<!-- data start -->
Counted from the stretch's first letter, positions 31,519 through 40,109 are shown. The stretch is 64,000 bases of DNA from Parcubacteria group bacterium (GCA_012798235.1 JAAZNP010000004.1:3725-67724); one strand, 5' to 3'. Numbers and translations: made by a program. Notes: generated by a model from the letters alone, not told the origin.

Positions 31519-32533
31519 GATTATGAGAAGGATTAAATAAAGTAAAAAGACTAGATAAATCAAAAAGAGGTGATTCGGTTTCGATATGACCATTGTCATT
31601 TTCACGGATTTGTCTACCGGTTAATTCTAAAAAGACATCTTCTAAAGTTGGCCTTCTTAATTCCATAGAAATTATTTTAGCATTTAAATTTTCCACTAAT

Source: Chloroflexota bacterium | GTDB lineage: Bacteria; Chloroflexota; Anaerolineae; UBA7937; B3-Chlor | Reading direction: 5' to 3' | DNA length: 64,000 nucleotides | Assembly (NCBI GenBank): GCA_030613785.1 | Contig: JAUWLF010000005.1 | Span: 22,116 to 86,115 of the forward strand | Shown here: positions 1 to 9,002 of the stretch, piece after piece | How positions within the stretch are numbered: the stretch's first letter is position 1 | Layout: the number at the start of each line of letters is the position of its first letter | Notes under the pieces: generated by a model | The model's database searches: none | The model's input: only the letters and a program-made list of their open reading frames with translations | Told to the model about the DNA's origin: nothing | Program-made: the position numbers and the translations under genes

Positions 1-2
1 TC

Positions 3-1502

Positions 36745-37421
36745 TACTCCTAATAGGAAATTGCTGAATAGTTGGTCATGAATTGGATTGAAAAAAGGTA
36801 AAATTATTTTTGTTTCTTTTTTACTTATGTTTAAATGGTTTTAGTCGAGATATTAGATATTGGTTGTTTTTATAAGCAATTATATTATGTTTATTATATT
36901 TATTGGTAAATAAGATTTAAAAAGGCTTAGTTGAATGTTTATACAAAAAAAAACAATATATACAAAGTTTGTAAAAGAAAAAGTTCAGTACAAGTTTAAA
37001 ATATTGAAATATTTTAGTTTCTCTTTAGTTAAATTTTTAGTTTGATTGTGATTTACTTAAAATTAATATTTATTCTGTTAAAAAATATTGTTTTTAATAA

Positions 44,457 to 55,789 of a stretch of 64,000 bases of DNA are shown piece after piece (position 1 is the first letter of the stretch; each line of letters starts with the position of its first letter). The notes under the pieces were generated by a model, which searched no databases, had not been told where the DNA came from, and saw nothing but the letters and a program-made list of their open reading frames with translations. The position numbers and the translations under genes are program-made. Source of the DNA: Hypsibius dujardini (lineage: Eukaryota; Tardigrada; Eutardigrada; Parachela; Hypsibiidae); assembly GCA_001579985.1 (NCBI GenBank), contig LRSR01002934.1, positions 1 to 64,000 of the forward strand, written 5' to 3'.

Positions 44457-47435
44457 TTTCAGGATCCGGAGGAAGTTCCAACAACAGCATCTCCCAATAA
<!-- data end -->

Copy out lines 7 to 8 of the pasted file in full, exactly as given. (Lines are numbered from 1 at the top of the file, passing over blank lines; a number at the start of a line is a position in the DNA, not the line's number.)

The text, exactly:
1 TC

Positions 3-1502